WFME, through its staff, advisers, partners and networks, works to enhance the quality of medical education worldwide through sharing information and projects to promote the highest standards in medical education. The three core projects of WFME are the Recognition of Accreditation Programme, maintaining the freely accessible World Directory of Medical Schools and promoting the expert consensus on Global Standards for BME, PG and CPD medical education. In addition;
WFME advisers are experts and senior leaders in medical education from around the world, and can offer tailored advice to medical schools, accrediting agencies and other medical education organisations, for a fee.
WFME, in collaboration with two WHO world regions, has published an expert consensus on the criteria for the establishment of a new medical school. The criteria provide a seven point framework covering demand (need) and feasibility, which are the key decision points for decision-making when considering the establishment of a new medical school.
WFME works closely with CENMedic, the University of Keele and FAIMER to support the delivery of a distance learning degree in Health Professions Education: Accreditation and Assessment, and many of our advisers provide content for the different units. The course is offered at Certificate, Diploma and Master’s levels.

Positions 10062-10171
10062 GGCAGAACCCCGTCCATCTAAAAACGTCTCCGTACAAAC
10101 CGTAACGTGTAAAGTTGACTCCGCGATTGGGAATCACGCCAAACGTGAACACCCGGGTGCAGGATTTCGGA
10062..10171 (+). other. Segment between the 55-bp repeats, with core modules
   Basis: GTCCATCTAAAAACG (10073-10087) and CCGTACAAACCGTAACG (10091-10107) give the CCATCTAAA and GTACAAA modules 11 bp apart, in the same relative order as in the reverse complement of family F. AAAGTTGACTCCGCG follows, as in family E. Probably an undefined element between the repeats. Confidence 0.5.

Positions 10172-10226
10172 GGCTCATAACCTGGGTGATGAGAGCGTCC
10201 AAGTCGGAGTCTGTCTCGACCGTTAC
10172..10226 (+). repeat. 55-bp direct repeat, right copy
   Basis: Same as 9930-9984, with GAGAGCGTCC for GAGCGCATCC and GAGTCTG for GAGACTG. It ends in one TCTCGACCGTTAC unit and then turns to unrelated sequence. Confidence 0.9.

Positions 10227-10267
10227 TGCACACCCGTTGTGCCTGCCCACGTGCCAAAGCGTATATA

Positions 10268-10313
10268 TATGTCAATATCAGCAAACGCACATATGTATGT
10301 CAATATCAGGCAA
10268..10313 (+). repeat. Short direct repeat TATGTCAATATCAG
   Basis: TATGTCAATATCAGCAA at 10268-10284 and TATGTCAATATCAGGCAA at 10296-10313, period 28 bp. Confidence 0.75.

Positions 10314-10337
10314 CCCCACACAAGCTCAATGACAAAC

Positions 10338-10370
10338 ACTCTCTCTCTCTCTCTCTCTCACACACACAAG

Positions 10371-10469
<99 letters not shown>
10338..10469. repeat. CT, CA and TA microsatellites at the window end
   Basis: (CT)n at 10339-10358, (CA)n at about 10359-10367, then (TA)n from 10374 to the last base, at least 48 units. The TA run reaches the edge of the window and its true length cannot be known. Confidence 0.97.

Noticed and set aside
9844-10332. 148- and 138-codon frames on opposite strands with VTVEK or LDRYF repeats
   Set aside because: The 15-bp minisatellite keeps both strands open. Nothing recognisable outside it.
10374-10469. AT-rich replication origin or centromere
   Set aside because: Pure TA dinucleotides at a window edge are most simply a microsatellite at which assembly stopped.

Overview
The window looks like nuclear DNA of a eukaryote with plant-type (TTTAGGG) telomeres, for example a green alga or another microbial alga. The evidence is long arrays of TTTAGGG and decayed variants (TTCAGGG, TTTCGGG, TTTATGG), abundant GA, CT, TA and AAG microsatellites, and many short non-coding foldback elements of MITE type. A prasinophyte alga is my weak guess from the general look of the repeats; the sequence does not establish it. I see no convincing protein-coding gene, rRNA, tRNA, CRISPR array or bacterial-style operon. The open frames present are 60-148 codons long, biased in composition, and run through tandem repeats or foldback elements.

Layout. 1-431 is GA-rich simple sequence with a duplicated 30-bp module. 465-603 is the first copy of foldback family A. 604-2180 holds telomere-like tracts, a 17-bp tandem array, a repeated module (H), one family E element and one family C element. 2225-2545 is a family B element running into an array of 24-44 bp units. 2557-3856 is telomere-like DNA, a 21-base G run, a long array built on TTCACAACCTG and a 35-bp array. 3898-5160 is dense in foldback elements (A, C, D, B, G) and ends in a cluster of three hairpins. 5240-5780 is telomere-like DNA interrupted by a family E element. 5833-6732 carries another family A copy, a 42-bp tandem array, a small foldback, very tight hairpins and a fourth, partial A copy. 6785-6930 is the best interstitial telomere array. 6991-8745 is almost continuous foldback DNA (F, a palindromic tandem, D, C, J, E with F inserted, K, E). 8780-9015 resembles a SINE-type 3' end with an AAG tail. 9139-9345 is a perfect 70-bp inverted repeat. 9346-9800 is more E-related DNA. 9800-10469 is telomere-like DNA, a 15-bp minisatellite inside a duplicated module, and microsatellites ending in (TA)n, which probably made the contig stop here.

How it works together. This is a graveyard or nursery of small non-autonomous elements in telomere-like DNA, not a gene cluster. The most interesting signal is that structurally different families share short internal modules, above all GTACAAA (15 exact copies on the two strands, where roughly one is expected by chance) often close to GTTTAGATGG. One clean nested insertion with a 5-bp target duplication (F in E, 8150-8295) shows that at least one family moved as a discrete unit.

WFME convened an international task force of 25 experts in medical education to define the role of doctor. The role within the healthcare team has changed, and will continue to change. Societies need to understand not only what doctors can do, but also what can or should be done by other members of the team. Only then can the processes and content of medical education be defined to produce the person equipped to fulfil that future role.
The World Federation for Medical Education (WFME) co-sponsored a 2010 project which reached consensus on how medical schools can become socially accountable. The consensus highlights required improvements by medical schools to: respond to current and future health needs and challenges in society; reorient their education, research and service priorities; strengthen governance and partnerships; and use evaluation and accreditation to assess performance and impact.